While Chinese herbs won’t work as quickly as a drug like Ambien, they also don’t have side effects when properly taken. They don’t cover up symptoms, but actually restore your body to a healthier balance.
Time to Reflect and Restore
Our society emphasizes ‘doing’ much more than ‘being.’ The calm, quiet aspect of life is often lacking, because these ‘being’ activities seem indulgent and unproductive. However, we need these activities to learn how to relax our minds and step away from the frantic pace we so often get swept up in. Reflective, meditative time is important because emotions and relationship issues are often a feature in insomnia, and suppressing these issues will cause problems like insomnia. Give yourself time to go inward and tidy up in there! It feels great once you get the hang of it.
Meditation and Deep Breathing
Meditation is a deeply restorative practice and can replicate many of the benefits of sleep. In fact, meditation is often considered to be even more beneficial because it can lead to a state of non-thought, which is said by many spiritual traditions to be the deepest state of relaxation and healing possible for human beings. In sleep, our minds are still processing and dreaming. Spend 15 minutes before bed meditating and it will quite likely allow you to fall asleep faster and to sleep more peacefully.
Practiced for many centuries throughout the Eastern world, yoga has finally made its way to the West with unprecedented popularity. There are many different styles of yoga; I encourage you to experiment until you find a style that meets your needs. I recommend doing 15-20 minutes of restorative poses (child pose, shoulder stand, plow pose, corpse pose, standing forward bend, etc.) before bed. Combine this with your sitting meditation practice and you will take a significant step toward healing your nervous system.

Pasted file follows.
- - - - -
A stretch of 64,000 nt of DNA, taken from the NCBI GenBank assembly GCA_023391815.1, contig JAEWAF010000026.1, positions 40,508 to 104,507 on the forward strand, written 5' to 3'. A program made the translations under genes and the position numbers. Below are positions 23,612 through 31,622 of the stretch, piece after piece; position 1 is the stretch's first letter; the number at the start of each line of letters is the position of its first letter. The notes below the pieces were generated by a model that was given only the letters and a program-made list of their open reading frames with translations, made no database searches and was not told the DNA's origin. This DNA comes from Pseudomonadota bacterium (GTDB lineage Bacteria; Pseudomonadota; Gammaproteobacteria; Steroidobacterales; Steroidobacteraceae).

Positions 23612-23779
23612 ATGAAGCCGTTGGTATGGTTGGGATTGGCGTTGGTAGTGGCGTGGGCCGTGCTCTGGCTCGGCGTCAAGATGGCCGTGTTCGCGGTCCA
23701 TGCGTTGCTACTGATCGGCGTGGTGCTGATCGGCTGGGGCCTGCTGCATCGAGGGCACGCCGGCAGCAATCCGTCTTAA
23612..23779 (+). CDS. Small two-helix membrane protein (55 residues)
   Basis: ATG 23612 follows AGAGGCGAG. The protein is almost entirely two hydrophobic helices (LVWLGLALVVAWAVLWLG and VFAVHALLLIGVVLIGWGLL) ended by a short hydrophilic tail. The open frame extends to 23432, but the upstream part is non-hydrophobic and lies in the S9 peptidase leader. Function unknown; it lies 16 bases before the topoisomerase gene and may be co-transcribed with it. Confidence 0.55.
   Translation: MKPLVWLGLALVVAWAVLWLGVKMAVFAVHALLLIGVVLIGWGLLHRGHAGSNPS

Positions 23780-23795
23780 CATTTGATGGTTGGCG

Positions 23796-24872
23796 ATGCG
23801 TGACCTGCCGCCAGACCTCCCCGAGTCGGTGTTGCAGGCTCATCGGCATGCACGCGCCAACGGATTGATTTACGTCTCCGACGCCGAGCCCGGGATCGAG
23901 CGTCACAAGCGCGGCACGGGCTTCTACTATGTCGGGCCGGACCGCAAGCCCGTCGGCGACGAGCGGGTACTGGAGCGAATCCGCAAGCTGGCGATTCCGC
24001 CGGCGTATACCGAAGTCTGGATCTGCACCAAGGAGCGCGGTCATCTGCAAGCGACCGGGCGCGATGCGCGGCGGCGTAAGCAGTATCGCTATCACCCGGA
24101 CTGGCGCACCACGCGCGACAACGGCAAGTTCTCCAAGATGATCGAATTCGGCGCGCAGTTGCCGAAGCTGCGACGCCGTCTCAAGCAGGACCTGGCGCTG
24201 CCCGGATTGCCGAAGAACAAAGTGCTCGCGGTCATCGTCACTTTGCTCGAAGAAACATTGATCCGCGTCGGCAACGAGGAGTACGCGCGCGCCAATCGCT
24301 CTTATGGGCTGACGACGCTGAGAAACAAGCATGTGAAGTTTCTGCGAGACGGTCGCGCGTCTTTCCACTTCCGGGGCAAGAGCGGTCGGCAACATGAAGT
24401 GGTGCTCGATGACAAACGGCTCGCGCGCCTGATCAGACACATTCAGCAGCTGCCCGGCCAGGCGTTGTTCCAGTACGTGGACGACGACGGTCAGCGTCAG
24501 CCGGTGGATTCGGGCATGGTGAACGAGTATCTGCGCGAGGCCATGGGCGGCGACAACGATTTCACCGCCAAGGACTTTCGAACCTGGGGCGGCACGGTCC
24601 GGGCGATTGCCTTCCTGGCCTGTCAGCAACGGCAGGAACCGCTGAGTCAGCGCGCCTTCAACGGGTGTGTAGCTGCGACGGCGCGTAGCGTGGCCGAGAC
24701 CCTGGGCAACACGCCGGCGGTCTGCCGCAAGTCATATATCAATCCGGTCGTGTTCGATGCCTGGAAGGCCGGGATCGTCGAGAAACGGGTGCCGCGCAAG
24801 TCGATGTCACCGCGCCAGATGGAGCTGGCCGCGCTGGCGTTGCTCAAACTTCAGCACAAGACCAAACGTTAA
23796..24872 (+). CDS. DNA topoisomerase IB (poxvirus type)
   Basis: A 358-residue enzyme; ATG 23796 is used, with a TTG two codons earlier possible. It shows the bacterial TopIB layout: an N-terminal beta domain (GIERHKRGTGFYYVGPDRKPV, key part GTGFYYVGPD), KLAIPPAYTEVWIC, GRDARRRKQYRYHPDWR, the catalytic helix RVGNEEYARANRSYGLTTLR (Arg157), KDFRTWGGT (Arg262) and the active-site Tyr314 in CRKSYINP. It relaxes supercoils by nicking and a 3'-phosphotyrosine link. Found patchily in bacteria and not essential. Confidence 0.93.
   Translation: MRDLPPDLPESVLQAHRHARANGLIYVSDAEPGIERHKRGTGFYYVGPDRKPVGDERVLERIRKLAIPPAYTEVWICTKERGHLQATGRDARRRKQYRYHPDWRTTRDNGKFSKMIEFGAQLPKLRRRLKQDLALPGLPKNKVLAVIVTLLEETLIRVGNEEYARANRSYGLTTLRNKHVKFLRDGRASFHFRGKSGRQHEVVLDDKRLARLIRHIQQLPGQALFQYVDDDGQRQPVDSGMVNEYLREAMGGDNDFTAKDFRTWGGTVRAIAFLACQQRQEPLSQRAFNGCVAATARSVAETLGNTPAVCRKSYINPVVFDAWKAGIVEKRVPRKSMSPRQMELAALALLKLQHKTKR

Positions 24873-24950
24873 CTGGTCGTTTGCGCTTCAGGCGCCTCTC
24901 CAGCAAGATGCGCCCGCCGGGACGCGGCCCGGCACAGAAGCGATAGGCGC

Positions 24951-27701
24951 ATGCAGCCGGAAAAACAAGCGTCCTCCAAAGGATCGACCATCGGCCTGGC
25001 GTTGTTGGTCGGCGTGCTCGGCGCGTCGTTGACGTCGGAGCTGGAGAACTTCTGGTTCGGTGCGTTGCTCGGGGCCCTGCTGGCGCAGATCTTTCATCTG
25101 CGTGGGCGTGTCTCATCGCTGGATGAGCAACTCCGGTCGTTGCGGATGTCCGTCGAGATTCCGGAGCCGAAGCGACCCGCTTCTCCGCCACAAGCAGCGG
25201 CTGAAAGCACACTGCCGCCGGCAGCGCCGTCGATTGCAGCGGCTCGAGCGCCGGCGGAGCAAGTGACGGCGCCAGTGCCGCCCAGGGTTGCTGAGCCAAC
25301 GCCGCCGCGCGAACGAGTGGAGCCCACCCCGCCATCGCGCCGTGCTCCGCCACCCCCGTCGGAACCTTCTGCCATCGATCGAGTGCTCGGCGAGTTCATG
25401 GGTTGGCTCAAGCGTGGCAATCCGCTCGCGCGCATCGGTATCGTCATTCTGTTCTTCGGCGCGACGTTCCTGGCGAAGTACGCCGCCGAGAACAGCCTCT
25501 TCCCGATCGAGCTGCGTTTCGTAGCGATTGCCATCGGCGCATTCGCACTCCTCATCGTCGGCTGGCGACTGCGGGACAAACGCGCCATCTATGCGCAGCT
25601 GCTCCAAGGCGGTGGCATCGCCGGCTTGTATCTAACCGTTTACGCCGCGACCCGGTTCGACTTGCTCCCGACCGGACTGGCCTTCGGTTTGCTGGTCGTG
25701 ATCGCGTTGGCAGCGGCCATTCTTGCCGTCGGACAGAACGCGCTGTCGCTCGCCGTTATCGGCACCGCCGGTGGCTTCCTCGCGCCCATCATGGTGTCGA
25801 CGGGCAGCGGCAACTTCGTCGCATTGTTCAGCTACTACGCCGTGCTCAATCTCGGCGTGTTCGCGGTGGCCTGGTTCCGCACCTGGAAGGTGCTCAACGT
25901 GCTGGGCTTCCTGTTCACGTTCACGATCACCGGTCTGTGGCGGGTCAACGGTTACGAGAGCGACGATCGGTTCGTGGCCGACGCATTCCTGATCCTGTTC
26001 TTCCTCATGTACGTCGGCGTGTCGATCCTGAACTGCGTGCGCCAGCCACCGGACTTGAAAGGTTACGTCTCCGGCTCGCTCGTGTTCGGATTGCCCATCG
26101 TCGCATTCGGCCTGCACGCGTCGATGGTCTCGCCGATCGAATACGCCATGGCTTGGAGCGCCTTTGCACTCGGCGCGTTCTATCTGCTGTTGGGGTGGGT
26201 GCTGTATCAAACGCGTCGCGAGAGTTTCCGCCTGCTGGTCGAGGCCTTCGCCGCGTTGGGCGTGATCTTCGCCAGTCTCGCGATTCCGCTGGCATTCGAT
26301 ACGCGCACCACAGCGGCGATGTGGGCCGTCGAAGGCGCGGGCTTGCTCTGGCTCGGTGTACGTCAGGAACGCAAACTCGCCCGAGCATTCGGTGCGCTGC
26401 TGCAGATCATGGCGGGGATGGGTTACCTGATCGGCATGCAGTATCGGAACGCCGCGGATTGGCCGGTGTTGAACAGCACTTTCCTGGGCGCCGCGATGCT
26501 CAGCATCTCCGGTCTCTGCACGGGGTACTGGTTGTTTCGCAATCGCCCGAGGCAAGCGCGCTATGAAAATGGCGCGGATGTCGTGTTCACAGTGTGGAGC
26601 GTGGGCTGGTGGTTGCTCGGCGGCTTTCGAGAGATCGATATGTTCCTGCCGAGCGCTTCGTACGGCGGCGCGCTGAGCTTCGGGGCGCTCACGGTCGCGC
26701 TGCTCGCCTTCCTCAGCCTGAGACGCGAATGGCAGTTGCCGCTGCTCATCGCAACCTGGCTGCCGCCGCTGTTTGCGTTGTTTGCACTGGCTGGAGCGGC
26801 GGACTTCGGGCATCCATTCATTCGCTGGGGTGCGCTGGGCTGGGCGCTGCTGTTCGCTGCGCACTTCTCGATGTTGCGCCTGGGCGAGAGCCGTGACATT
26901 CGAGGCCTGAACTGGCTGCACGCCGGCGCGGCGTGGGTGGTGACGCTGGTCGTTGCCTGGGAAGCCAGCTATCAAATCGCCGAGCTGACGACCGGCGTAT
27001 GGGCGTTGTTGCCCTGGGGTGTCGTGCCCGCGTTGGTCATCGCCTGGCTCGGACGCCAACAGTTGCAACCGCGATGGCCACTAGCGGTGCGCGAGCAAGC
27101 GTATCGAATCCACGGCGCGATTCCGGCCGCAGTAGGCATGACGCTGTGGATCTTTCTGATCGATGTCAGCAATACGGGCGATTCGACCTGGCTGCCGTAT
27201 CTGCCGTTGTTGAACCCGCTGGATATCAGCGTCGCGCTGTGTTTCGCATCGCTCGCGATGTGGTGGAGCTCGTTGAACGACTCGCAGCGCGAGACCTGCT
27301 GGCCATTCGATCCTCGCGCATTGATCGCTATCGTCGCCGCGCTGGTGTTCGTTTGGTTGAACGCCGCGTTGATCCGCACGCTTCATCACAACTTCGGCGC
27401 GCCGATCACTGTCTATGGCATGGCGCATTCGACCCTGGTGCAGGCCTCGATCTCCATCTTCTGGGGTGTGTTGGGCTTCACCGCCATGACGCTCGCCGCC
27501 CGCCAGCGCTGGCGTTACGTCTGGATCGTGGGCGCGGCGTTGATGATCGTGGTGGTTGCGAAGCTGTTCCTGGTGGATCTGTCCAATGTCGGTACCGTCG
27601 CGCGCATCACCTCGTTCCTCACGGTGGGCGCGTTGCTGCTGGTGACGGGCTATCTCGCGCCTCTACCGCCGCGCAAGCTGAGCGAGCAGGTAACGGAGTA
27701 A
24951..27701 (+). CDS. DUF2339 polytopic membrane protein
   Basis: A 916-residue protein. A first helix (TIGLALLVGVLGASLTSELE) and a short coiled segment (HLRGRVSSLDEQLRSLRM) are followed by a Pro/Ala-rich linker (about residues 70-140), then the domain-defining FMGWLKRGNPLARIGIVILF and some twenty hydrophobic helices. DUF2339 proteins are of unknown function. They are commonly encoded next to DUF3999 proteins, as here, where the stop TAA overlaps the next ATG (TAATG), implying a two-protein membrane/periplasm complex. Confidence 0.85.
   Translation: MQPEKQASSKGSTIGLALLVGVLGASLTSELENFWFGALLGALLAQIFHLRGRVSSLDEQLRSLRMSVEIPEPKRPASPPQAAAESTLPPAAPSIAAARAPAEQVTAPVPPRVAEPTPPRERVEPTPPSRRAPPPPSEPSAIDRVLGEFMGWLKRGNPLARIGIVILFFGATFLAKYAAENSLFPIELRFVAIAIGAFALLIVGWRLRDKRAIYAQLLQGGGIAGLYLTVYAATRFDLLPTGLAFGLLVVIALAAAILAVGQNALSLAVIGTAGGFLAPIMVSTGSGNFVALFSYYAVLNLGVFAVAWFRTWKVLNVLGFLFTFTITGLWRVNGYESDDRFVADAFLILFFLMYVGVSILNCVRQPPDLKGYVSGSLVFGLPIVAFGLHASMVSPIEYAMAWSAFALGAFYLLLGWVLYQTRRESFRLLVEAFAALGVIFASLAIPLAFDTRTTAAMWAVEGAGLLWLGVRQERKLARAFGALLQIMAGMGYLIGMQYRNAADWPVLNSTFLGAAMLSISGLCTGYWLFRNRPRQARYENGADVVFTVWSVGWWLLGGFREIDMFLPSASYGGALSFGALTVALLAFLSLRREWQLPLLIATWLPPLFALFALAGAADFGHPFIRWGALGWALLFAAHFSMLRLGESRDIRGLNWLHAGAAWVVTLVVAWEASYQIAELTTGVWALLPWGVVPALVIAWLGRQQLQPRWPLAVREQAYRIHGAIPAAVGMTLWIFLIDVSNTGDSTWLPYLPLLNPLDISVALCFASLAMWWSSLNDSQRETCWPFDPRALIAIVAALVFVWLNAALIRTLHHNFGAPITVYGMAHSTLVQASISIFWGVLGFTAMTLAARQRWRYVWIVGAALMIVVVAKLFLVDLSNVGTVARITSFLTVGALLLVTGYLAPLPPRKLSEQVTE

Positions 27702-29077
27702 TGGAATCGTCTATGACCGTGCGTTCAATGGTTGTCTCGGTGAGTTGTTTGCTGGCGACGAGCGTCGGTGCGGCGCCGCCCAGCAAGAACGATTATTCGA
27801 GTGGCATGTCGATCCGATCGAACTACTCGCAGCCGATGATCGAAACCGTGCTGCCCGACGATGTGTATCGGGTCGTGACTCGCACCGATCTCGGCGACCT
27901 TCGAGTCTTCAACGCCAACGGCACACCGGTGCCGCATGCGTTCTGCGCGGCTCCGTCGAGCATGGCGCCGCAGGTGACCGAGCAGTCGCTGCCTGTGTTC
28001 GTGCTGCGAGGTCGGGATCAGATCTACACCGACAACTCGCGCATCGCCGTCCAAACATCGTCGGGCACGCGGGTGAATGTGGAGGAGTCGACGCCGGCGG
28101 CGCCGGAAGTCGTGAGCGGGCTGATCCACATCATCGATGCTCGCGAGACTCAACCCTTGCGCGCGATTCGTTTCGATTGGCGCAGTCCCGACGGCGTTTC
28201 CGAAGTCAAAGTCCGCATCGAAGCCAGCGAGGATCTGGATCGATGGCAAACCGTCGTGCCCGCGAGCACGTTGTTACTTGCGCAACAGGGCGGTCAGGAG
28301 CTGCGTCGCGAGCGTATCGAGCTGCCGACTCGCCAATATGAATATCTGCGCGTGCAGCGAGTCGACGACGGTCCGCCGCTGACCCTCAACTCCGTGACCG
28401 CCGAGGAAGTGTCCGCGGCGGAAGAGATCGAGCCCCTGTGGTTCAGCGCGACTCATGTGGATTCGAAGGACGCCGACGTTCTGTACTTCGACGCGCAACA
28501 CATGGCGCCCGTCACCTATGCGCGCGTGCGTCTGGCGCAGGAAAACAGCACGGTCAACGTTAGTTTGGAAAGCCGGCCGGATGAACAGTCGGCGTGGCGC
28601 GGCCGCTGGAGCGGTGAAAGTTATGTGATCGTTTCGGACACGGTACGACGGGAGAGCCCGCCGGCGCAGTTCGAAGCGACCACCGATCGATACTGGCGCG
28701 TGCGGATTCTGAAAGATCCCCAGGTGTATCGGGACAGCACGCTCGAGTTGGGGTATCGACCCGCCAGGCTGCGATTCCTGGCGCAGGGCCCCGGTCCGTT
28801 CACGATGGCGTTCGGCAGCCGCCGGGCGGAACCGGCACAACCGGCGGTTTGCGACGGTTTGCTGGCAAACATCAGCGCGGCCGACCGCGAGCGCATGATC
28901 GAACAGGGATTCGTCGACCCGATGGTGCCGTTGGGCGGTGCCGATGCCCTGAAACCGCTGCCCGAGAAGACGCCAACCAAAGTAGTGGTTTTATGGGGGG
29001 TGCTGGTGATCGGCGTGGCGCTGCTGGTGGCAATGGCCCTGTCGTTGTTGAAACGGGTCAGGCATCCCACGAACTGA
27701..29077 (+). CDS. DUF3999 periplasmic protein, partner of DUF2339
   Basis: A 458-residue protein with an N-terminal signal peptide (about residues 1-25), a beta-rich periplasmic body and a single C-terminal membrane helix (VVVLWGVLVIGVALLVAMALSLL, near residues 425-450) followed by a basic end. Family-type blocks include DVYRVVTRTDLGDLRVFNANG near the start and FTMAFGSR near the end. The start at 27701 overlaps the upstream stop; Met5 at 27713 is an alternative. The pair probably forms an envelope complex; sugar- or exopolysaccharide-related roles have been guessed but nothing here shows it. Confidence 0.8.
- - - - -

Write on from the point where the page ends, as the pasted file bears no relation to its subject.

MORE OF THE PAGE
This part is tricky, since you may rely on these stimulants to keep yourself going after a night of bad sleep. However, these might be keeping you locked in an endless cycle of sleepless nights. It’s easier to make lifestyle changes while receiving acupuncture, because you are shifting into a healthier state every treatment.
If you are drinking coffee, I recommend either cutting it out altogether for a period of time, or at least limit yourself to one cup, and only before 10am. Coffee is very heating and stimulating and can be a major obstacle in healing insomnia. Green tea is okay.
People who wake up after 3-4 hours of sleep often have issues with hypoglycemia and sugar handling, and wake up when their blood sugar drops. Eliminate floured/bread products, sugar, and artificial sweeteners to improve your sugar handling. Also, try having a few raw nuts or protein like turkey to keep your blood sugar balanced during sleep.
While some people claim that alcohol helps them sleep better, if you have chronic insomnia and drink regularly, it is certainly worth giving it up for a period of several weeks and see if your sleep improves. It contributes to the hypoglycemia I mentioned above, and it can also interfere with sleep cycles.